893.01 Manchuria/988: Telegram

The Ambassador in Japan (Grew) to the Secretary of State

12. Publicity has been given here to Dr. Hornbeck’s speech on January 188 in which he is reported to have said that “the nonrecognition of government made by swords” is still the policy of the United States. In view of the Far Eastern context of the speech the Japanese interpret Dr. Hornbeck’s remarks as referring to Manchukuo. The spokesman of the Foreign Office9 has issued the following statement to the press:

“It is most regrettable that the Chief of the Far Eastern Bureau of United States State Department should at this particular moment, when the Japanese authorities are exerting their utmost efforts for the promotion of friendship between Japan and America, deliver a speech in which he reviews the argument of the much-contested Stimson doctrine, and further suggests the application to East Asia of America’s traditional policy toward the Latin American countries. His utterances convey an impression of wilfully ignoring the existence of a great power bearing the responsibilities for the maintenance of [Page 7] peace in East Asia. It should not be forgotten that the Empire of Japan exists in the Far East as much as does the United States on the Continent of America.”

It is still too early to foresee the extent of the repercussion from this publicity although it is certain to have a temporarily disturbing effect on Japanese-American relations.

I appreciate of course that the Department had good and sufficient reasons for the delivery of Dr. Hornbeck’s speech. The following points are therefore respectfully submitted without any thought of caviling at a step which might have been given mature consideration but rather in the hope that they may be weighed in determining future procedure.

So far as we can maintain unimpaired, but without public reiteration, the position of our Government regarding the nonrecognition of the fruits of armed aggression, published and compiled at the commencement of the present administration,10 just so far shall we avoid inflaming public opinion in Japan at a time of acute sensitiveness.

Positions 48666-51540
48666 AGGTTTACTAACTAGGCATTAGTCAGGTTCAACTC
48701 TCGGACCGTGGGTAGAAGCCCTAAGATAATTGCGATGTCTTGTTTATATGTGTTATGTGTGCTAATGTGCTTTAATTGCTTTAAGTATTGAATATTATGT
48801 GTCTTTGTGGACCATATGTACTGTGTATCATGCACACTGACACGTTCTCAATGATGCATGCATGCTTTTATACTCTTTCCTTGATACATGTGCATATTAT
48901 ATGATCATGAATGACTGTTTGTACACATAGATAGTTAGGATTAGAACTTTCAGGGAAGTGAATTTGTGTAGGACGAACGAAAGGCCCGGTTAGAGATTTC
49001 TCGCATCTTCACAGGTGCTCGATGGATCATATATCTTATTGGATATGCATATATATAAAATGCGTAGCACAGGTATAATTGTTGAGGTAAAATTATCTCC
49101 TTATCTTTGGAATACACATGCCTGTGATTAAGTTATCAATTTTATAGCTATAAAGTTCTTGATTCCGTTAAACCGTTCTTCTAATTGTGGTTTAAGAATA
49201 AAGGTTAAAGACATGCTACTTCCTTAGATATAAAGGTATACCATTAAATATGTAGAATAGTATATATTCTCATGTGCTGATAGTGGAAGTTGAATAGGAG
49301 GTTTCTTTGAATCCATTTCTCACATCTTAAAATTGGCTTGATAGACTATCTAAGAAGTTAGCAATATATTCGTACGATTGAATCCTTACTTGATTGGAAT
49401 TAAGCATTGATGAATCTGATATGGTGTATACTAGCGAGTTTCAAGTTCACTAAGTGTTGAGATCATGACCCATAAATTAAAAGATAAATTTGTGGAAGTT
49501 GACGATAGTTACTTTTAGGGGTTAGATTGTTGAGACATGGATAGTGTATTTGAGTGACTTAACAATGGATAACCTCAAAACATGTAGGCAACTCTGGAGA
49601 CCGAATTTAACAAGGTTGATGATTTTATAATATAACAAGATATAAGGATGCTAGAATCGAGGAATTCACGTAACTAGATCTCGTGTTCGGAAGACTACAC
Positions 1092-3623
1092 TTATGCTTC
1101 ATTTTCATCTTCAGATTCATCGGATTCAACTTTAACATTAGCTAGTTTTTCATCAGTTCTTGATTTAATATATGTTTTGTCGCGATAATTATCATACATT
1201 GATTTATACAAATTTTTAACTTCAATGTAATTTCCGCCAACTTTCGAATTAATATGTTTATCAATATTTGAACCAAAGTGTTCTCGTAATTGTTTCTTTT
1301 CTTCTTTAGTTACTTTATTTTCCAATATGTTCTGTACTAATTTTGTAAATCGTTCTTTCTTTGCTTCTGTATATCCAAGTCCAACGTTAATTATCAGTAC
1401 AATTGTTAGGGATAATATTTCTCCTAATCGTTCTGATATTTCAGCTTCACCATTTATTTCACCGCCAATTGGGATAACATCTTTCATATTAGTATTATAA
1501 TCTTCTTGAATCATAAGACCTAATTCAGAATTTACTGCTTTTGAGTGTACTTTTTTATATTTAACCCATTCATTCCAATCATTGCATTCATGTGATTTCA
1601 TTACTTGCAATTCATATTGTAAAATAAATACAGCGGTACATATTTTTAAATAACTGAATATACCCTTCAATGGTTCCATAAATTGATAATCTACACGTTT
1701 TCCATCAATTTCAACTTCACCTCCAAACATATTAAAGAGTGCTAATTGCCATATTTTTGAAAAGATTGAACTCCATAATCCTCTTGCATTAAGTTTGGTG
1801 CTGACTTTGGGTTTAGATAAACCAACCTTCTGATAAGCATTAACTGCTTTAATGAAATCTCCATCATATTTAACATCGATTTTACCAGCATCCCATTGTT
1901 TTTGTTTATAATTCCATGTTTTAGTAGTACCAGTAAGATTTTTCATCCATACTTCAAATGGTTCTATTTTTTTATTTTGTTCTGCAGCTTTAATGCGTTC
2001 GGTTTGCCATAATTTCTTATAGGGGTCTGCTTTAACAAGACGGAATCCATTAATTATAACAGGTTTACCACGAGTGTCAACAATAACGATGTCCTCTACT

The controversies which are certain to arise in the Naval Conference of 1935,11 if it takes place, will inevitably subject Japanese-American relations to a strain in which we shall need every asset of which we can avail ourselves.
If we can even partially overcome the antagonistic attitude prevailing in Japan towards the United States, or at least avoid rendering it more acute, the dangers of that coming strain will be correspondingly lessened and we shall be in a better position to work out our policies effectively. I have, therefore, been working steadily, and not without some favorable result in spite of many local handicaps and setbacks, to improve that attitude.
Public reiteration of our determination not to recognize Manchukuo will inevitably tend to undo that work and will render it more difficult for Hirota12 to carry out his prime policy of improving Japanese-American relations, a policy which I believe to be genuine and which in the long run may prove to be decidedly helpful to American interests if allowed to bear fruit.
If and when further reiteration of our policy concerning Manchukuo is considered necessary, less disturbance of our relations with Japan will be caused by doing so in diplomatic conversations than in public speeches.

Please let me make it perfectly clear that I staunchly support the Far Eastern policy of our Government and that the foregoing considerations have to do purely with matters of procedure and not of principle.

  1. Telegram in two sections.
  2. Address delivered by Stanley K. Hornbeck, Chief of the Division of Far Eastern Affairs, Department of State, on “Principles of American Policy in Relation to the Far East,” before the Ninth Conference on the Cause and Cure of War, Washington, D. C. For text, see Department of State publication No. 567 (Washington, Government Printing Office, 1934).
  3. Eiji Amau.
  4. Conditions in Manchuria, Senate Document No. 55, 72d Cong., 1st sess. (Washington, Government Printing Office, 1932).
  5. See Foreign Relations, Japan, 1931–1941, vol. i, pp. 277 ff.
  6. Koki Hirota, Japanese Minister for Foreign Affairs.